Security forces have shot dead four anti-monarchy protesters in eastern Nepal, in the bloodiest violence seen in two weeks of mounting protests.
Protests have spread across Nepal
It takes to 10 the number of people killed during rallies calling for an end to direct rule by King Gyanendra.
An 18-hour curfew has been announced in the capital from 0200 (2015 GMT), ahead of a planned rally on Thursday.
The authorities seem increasingly unable to cope, reports the BBC's Charles Haviland in Kathmandu.
They have warned that those who violate the curfew in Kathmandu could be shot.
Earlier, two senior opposition leaders - the Communist Party (UML) leader Madhav Kumar Nepal and Ram Chandra Poudel of Nepali Congress - were freed from jail as an Indian special envoy flew in for crisis talks.
The Indian diplomat, Karan Singh, is to meet King Gyanendra and opposition politicians. He is expected to express Delhi's concern over the rising instability in Nepal.
The latest killings, in Jhapa district, appeared to be a bloodbath, correspondents say.
Reports from the scene in the town of Chandragardi suggest that at one point the crowd of anti-royal demonstrators started to run.
The security forces are said to have channelled protesters towards a stadium and then opened fire. Many people were injured.
International condemnation of the crackdown on the protesters has been growing.
The UN's special human rights representative to Nepal, Ian Martin, said on Wednesday that the government must respect international standards and show restraint.
They ought to be allowing peaceful assembly, Mr Martin said, rather than "closing off the avenues by which people can protest peacefully".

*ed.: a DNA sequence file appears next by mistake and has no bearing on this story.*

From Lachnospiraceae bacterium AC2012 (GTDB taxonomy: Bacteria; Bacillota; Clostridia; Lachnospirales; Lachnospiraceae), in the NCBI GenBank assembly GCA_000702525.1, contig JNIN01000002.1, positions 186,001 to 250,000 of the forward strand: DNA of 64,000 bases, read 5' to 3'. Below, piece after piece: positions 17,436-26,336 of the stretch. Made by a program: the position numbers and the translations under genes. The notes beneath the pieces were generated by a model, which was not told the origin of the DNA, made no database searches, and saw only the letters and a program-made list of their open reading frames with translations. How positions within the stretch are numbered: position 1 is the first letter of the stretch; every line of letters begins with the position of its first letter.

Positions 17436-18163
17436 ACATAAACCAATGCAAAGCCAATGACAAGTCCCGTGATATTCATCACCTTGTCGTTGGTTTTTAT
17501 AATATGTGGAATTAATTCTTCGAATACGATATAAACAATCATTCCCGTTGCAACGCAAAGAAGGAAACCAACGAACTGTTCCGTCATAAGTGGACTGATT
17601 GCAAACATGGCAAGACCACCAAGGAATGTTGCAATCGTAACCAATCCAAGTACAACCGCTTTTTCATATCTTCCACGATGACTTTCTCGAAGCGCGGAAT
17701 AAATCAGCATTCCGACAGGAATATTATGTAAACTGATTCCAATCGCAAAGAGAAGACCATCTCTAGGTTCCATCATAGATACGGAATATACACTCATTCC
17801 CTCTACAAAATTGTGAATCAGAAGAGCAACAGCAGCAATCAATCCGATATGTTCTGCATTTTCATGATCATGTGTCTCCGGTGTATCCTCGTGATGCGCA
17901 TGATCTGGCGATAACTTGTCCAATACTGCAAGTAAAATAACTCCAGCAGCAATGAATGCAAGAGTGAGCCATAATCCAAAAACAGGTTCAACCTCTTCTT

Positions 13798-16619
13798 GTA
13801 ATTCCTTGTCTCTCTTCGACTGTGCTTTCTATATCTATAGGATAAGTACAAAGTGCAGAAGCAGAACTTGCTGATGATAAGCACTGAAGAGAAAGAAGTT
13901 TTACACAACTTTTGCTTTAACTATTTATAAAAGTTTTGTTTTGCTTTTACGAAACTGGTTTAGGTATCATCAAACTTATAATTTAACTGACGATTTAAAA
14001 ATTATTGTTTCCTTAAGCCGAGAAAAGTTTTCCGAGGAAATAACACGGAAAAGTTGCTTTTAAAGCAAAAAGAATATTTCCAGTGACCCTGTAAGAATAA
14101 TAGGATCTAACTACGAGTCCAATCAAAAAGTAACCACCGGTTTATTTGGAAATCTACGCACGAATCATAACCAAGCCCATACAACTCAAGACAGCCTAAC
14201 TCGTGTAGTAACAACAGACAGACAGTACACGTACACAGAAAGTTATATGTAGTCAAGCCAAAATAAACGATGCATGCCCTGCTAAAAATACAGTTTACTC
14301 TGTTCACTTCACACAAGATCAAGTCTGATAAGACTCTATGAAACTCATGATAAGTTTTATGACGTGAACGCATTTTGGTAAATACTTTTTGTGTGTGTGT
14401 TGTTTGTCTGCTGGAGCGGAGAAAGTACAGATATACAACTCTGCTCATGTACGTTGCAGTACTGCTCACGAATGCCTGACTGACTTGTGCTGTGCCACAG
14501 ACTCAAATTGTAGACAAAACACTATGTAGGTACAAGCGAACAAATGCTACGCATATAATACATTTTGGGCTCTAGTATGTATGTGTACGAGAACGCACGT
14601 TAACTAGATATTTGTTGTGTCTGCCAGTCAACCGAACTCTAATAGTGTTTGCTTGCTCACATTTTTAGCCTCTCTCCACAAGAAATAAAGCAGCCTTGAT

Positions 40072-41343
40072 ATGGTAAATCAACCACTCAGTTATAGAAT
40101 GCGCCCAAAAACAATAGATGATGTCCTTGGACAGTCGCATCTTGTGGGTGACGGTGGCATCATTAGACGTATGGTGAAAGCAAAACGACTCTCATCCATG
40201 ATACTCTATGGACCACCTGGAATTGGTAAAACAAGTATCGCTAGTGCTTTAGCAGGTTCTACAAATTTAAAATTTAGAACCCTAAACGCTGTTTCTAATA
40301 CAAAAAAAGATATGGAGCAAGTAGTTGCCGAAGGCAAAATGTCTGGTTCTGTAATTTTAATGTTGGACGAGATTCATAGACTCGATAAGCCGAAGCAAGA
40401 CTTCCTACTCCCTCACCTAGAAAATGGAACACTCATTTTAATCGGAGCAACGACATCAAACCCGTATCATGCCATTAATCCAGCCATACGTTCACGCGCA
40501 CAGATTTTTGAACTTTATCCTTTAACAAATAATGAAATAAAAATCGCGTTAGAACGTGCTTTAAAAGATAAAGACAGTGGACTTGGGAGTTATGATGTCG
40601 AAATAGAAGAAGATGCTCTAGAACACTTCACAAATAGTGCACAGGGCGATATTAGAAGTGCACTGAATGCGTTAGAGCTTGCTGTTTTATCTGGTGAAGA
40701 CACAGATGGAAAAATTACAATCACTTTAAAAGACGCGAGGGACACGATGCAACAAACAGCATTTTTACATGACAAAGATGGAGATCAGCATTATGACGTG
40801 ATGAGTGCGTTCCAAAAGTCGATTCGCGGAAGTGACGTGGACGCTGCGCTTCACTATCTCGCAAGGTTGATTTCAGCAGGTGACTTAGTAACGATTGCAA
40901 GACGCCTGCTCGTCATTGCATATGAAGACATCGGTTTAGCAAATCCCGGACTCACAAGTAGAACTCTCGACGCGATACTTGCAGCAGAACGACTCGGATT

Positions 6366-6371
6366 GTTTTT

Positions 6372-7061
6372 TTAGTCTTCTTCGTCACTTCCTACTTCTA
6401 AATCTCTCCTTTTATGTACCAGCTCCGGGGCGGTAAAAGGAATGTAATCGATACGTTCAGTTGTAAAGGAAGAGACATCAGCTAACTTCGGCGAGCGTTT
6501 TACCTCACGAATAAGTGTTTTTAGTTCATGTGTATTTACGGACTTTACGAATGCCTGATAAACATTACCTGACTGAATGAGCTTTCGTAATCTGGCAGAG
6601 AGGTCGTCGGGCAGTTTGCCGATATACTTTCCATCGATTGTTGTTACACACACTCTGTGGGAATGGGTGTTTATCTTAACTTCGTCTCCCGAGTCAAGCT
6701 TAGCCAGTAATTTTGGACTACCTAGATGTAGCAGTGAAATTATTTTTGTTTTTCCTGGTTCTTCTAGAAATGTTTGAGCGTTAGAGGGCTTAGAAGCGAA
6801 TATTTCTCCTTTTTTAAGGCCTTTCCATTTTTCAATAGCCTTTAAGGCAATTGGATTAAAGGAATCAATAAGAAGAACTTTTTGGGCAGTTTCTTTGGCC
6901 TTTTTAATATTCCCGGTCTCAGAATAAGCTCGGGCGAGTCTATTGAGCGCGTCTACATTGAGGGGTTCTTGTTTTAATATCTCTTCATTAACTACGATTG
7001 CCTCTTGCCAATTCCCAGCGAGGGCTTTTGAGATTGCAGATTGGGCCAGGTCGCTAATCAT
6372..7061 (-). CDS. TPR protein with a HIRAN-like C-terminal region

Earlier, it emerged that a woman injured by a tear gas shell fired during a protest in the western town of Nepalganj on Tuesday had died.
At least five other people have been shot dead by security forces since the protests erupted two weeks ago.
Meanwhile, security forces are reported to have arrested some 250 teachers who joined anti-monarchy protesters in the town of Pokhara, a Himalayan trekking hub some 200km (120 miles) west of Kathmandu.
Dozens, including troops, were hurt in clashes in the tourist town.
Wednesday was the 14th day of a nationwide shutdown called by the opposition in protest at the king's coup.
An addition to Thursday's planned curfew in the capital, the government has doubled the period of detention orders on a number of imprisoned human rights campaigners and opposition politicians.
The Indian envoy said his prime minister had asked him to take a message to the king and "make a general assessment of the situation".
According to the BBC's Sanjoy Majumder in Kathmandu, the Indian envoy will tell the king it has become extremely difficult for Delhi to continue backing him - though India does not really want the monarchy to wither away.
India borders Nepal and is a major ally.
"India is seriously worried with the worsening situation in Nepal," Mr Singh told the BBC.
"People in Nepal are also suffering a lot. Violence and anarchy is continuously increasing," he said.